Employees may be prosecuted under a federal antihacking statute for taking computer files that they were authorized to access and using them in a manner prohibited by the company, a federal appeals court has ruled. The case decided 2-1 Thursday by the 9th U.S. Circuit Court of Appeals concerned the Computer Fraud and Abuse Act. Congress adopted the CFAA in 1986 to enhance the government’s ability to prosecute hackers who accessed computers to steal information or to disrupt or destroy computer functionality. “As long as the employee has knowledge of the employer’s limitations on that authorization, the employee ‘exceeds authorized access’ when the employee violates those limitations. It is as simple as that,” Judge Stephen Trott wrote in an opinion (.pdf) joined by Judge Diarmuid O’Scannlain. Appeals Court: No Hacking Required to Be Prosecuted as a Hacker | Threat Level Appeals Court: No Hacking Required to Be Prosecuted as a Hacker | Threat Level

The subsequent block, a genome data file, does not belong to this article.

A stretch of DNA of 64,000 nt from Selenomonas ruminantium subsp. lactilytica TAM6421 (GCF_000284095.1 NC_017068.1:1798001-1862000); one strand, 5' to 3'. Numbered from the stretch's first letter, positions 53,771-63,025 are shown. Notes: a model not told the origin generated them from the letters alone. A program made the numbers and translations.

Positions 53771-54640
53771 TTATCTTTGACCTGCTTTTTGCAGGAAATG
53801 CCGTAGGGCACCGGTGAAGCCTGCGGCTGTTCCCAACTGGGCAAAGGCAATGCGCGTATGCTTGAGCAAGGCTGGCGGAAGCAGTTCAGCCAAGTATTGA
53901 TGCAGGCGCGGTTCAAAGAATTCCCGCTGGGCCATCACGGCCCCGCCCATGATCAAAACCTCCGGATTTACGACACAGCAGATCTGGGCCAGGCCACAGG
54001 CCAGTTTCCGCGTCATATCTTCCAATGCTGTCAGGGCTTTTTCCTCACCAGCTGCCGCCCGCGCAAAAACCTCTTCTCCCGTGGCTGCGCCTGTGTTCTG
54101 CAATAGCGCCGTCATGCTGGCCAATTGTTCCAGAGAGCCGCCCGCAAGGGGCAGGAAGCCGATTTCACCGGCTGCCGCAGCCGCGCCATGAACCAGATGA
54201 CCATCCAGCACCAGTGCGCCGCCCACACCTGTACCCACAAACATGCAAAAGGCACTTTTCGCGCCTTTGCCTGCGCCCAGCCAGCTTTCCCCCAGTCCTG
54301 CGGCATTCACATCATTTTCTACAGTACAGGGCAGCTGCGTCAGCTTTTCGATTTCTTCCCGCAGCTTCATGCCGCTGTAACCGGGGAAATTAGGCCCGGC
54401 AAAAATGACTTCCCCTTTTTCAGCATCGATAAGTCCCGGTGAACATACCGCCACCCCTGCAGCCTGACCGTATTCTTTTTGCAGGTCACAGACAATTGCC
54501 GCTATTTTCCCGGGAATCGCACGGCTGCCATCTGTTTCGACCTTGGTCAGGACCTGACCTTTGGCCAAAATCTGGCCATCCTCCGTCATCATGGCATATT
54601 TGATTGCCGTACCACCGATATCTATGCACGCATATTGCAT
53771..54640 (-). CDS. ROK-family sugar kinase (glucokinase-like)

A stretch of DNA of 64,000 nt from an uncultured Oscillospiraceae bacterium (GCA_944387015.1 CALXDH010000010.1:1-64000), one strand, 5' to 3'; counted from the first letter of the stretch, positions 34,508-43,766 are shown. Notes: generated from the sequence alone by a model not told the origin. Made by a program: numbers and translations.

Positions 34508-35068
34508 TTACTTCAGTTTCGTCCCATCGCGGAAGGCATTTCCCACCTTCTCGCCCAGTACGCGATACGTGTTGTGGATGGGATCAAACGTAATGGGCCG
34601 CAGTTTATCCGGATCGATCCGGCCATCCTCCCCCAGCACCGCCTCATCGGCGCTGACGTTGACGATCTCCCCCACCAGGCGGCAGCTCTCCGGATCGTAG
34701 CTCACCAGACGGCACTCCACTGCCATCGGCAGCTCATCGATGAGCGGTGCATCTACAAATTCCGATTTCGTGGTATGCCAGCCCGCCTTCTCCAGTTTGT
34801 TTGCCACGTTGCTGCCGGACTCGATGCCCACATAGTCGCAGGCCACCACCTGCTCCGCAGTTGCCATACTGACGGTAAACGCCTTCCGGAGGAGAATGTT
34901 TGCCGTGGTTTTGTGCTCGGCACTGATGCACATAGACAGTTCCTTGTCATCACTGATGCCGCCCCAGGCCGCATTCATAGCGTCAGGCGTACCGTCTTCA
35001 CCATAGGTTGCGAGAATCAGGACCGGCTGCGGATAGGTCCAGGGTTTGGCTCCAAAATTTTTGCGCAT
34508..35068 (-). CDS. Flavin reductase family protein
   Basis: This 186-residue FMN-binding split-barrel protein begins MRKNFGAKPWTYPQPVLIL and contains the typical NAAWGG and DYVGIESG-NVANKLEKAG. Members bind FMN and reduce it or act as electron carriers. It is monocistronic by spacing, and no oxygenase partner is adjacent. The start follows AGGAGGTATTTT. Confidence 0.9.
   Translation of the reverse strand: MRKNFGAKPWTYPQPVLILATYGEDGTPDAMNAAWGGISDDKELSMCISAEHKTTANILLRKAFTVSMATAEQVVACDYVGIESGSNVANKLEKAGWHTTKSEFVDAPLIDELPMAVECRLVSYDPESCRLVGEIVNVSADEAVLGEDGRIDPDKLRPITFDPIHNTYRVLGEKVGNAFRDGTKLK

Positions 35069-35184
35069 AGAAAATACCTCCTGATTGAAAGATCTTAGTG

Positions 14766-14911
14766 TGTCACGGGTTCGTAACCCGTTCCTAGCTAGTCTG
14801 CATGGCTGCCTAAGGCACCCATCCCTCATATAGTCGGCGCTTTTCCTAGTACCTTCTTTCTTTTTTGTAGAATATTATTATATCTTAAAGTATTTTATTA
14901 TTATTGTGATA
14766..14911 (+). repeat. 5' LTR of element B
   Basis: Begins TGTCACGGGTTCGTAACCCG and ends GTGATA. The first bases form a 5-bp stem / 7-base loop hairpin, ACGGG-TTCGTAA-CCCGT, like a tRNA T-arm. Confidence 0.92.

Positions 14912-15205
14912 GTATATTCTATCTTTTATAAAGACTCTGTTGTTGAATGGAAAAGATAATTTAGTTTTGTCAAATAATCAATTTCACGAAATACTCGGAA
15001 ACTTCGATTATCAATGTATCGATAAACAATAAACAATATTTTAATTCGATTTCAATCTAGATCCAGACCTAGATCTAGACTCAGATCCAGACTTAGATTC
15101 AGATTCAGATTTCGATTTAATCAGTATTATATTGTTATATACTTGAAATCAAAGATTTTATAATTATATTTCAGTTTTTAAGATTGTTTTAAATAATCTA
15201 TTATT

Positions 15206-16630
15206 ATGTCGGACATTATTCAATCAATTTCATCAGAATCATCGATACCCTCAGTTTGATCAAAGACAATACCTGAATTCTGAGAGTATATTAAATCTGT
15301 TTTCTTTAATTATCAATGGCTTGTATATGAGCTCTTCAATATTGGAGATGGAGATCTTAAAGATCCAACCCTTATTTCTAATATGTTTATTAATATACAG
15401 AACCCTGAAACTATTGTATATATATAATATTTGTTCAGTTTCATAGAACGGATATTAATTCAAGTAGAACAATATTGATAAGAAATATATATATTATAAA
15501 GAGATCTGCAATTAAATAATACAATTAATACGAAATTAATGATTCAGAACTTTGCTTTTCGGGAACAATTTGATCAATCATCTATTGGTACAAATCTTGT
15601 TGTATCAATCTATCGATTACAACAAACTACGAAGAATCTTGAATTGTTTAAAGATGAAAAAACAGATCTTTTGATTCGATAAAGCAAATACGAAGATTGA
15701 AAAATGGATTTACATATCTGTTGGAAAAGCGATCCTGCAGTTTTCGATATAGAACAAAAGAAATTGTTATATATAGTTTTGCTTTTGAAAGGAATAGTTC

Gregory Katsianas: How Apple tracks your loca Gregory Katsianas: How Apple tracks your loca Language: English Bahasa Indonesia Bahasa Melayu
Jobs Concedes Apple’s Mistakes in iPhone Location Data
Court grapples with ‘cast of thousands’ in Paul Allen suit vs. Google, Apple and others Court grapples with ‘cast of thousands’ in Paul Allen suit vs. Google, Apple and others With more than a dozen lawyers looking on — representing Google, Apple, eBay, Yahoo, Facebook and other Internet titans — a federal judge in Seattle heard arguments yesterday in the lawsuit brought on behalf of Paul Allen’s former Interval Research lab. But the question on the docket wasn’t whether the Internet giants violated the defunct lab’s patents. No, the first order of business for U.S. District Judge Marsha Pechman was simply figuring out how to manage a suit that involves no fewer than eleven defendants, complicated behind-the-scenes technologies and thorny intellectual property issues dating back to the dawn of the web.